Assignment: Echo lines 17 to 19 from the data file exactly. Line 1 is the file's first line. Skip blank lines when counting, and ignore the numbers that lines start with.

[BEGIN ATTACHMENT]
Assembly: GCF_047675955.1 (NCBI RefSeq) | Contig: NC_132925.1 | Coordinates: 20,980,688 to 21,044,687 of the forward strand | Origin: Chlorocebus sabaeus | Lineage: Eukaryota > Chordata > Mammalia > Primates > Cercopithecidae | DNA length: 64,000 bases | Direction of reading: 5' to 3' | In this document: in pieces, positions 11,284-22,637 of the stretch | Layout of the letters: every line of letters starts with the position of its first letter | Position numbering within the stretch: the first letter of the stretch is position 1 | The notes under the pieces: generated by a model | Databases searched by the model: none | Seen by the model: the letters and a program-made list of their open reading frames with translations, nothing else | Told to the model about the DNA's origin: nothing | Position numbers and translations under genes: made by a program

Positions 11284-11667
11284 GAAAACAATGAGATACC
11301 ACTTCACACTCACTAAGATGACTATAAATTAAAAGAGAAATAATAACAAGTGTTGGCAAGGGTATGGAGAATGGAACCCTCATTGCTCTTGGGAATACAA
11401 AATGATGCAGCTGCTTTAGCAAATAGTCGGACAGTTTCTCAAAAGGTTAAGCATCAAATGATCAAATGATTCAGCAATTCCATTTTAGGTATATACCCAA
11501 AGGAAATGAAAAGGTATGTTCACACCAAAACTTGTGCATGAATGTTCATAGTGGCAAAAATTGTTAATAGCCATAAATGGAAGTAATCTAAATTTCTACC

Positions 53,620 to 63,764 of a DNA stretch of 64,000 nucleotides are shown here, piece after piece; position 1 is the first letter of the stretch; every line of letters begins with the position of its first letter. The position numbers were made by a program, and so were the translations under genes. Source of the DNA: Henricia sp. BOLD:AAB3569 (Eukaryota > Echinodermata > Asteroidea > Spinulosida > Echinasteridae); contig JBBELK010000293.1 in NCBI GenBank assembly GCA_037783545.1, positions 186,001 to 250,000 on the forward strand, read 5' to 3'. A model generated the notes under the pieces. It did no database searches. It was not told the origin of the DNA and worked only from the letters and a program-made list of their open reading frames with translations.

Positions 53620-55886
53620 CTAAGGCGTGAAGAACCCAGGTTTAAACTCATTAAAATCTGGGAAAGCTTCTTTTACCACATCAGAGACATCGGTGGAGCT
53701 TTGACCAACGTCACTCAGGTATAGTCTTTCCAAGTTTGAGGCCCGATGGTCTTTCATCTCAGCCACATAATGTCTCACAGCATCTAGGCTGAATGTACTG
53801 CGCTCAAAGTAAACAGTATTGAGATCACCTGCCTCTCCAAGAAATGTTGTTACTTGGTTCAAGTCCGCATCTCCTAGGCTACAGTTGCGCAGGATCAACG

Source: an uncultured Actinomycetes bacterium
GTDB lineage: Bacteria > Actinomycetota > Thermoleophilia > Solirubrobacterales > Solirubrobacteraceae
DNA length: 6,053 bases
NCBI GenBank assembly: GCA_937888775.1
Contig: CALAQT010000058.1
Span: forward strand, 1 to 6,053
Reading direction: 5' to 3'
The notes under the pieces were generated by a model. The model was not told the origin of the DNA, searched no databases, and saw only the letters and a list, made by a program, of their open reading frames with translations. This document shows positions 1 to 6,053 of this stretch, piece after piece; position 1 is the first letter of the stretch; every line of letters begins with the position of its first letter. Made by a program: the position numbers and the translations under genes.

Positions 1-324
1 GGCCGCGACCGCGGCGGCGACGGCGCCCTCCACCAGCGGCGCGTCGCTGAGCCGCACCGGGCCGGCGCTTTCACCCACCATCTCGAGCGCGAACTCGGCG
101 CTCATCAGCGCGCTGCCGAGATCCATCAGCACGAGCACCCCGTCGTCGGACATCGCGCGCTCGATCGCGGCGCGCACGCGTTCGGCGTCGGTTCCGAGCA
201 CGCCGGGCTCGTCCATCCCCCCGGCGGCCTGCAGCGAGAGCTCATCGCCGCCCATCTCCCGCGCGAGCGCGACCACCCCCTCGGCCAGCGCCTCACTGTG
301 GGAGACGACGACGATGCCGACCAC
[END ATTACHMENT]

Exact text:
Span: forward strand, 1 to 6,053
Reading direction: 5' to 3'
The notes under the pieces were generated by a model. The model was not told the origin of the DNA, searched no databases, and saw only the letters and a list, made by a program, of their open reading frames with translations. This document shows positions 1 to 6,053 of this stretch, piece after piece; position 1 is the first letter of the stretch; every line of letters begins with the position of its first letter. Made by a program: the position numbers and the translations under genes.